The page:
Jamaican General Consumption Tax Explained (G.C.T).
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Jamaican Articles - The Jamaican GCT - Value Added Tax

Learn about the Jamaican Value Added Tax System.

The Jamaican General Consumption Tax (GCT) which commenced on October 22, 1991 has simplified and modernized the Jamaican indirect tax system. The Jamaican GCT has replaced the following eight (8) taxes, Jamaican Excise Duty,  Jamaican CARICOM Duty, Jamaican Retail Sales Tax, Telephone Service Tax, Jamaican Entertainment Duty, Jamaican Hotel Accommodation Tax, Jamaican Consumption Duty Additional Jamaican Stamp Duty levied on the importation of goods except for in-bond shops

The Jamaican GCT is a value added tax which is applied on the value added to Jamaican goods and services at each stage in the production and distribution chain.  It is a Jamaican tax on consumption and is included in the final price the consumer pays for Jamaican goods and services. The Jamaican General Consumption Tax Act requires most businesses in Jamaica to Register with the Jamaican Taxpayer Audit and Assessment Department or TAAD. These Jamaican companies are required to charge and collect tax at 15% on all the standard-rated goods and services they supply. They must calculate for each taxable period net tax due/creditable and file Jamaican GCT returns. Remit the net Jamaican GCT collected to the Jamaican Inland Revenue Department within 30 days or, in some cases 15 days following the end of each taxable period, or in other cases, at the direction of the Commissioner.

The Jamaican GCT is a tax based on consumption and is applied to each transaction through the production and marketing process. Jamaican businesses which carry on an activity that is not exempt from GCT are required to file an application for registration.  Those persons whose total annual sales of Jamaican goods and services are less than JMD$144,000 for a twelve-month period will be registered as Registered Persons. As such the business will be exempt.  That is, it will not collect GCT but will pay GCT on purchases of Jamaican goods and services and not be eligible for credit.

Jamaican businesses whose total annual sales of Jamaican goods and services are JMD$144,000 and over for a twelve-month period are required to register as Registered Taxpayers, and will collect and remit Jamaican GCT.  Registered Taxpayers who provide taxable goods or services will pay GCT on their purchases and charge Jamaican GCT on their sales.  If the GCT charged is more than the GCT paid, the difference is to be paid to the Inland Revenue Department.  If it is less, the Registered Taxpayer may claim a credit/refund.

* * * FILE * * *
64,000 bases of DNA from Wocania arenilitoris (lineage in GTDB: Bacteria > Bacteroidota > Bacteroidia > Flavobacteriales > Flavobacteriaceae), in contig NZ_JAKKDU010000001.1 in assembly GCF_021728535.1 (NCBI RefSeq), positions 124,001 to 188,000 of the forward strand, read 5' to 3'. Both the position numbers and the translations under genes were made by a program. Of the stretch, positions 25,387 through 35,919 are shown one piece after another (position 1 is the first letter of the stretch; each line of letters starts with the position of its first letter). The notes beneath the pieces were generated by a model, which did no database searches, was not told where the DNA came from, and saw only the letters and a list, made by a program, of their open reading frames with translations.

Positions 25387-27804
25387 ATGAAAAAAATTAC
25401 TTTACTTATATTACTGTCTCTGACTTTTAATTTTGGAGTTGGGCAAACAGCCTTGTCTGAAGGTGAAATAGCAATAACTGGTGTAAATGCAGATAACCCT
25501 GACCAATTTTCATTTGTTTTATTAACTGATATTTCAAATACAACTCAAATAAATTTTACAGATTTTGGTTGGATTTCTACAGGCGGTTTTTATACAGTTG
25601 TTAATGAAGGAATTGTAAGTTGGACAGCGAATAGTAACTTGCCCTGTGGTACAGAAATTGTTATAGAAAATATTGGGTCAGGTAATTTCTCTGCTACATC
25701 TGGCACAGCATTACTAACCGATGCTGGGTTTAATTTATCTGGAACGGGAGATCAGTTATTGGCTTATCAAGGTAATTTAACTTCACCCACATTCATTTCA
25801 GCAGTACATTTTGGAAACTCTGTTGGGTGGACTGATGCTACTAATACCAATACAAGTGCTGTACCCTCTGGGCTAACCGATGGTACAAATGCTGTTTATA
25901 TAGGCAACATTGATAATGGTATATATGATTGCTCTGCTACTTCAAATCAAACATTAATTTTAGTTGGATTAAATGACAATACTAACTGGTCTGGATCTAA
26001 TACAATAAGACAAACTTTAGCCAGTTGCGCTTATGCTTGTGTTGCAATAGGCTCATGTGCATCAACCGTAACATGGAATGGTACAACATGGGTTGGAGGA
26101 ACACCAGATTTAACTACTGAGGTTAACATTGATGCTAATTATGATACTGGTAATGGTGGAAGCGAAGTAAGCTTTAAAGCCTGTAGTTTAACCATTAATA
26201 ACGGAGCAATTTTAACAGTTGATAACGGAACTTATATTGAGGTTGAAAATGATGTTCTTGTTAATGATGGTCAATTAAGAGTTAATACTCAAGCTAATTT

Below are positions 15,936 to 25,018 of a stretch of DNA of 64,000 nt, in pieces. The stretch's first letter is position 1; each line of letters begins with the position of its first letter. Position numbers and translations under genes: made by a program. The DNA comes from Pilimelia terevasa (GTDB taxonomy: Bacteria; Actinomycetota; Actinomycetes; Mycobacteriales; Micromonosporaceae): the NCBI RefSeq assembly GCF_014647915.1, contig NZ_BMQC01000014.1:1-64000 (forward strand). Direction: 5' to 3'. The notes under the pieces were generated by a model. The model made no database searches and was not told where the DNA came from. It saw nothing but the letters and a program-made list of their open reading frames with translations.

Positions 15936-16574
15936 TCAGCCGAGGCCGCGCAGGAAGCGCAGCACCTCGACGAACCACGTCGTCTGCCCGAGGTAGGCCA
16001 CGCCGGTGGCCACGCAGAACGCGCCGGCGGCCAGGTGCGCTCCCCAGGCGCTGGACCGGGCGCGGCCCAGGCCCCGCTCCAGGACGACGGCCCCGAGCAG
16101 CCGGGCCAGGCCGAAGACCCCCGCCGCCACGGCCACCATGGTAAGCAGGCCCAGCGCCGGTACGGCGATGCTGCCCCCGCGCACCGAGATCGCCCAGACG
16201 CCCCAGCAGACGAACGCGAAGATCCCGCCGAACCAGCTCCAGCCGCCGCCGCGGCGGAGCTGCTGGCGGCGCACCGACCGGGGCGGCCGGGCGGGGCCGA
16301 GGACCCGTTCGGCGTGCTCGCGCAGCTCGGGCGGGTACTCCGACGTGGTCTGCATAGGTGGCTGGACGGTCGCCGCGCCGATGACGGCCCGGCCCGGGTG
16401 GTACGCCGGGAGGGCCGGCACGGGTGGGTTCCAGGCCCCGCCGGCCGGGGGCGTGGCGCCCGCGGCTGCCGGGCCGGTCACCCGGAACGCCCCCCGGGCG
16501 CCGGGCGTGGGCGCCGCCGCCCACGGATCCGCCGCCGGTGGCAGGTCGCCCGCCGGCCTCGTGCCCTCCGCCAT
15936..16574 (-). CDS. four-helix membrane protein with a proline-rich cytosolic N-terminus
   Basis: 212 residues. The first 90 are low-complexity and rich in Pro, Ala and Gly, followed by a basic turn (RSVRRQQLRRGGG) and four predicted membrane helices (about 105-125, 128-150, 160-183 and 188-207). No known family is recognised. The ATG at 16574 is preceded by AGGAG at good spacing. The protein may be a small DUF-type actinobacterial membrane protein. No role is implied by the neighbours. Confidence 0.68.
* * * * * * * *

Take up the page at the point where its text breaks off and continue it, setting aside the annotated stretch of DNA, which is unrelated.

Registered Taxpayers are able to claim an Input Tax Credit for the GCT paid on business purchases (related to providing taxable Jamaican goods and services).  The Input Tax Credit can be claimed for the materials and services purchased for further manufacture or for resale (including imports), purchases of capital property and any Jamaican goods or services, such as office supplies, which are requirements to operate the business subject to tax.

In completing the Jamaican GCT return, the taxpayer will be able to deduct his Jamaican Input Tax Credit from GCT charged on sales.  In this way, the Input Tax Credit removes the GCT from the GCT from the goods or services until they are finally purchased by the consumer. Under the Jamaican GCT act most Jamaican goods and services are taxed at fifteen percent (15%) except for motor vehicles.  Some, however, are taxed at zero percent (zero‑rated) and some are GCT‑exempt.  This means that Registered Jamaican taxpayers charge GCT at 15% on those items which attract the tax. Where goods and services are zero‑rated, Registered Taxpayers do not charge GCT on sales of these goods/services.  They are, however, able to claim an Input Tax Credit for any GCT paid on business purchases which are made in order to manufacture or provide these zero‑rated Jamaican goods/services. Where goods and services are GCT-exempt, no GCT is charged on these items.  However, unlike zero‑rated Jamaican goods, Registered Taxpayers are not able to claim an Input Tax Credit on the purchases used to provide exempt Jamaican goods and services.  Exempt supplies are listed in the Third Schedule of the Jamaican General Consumption Tax Act.

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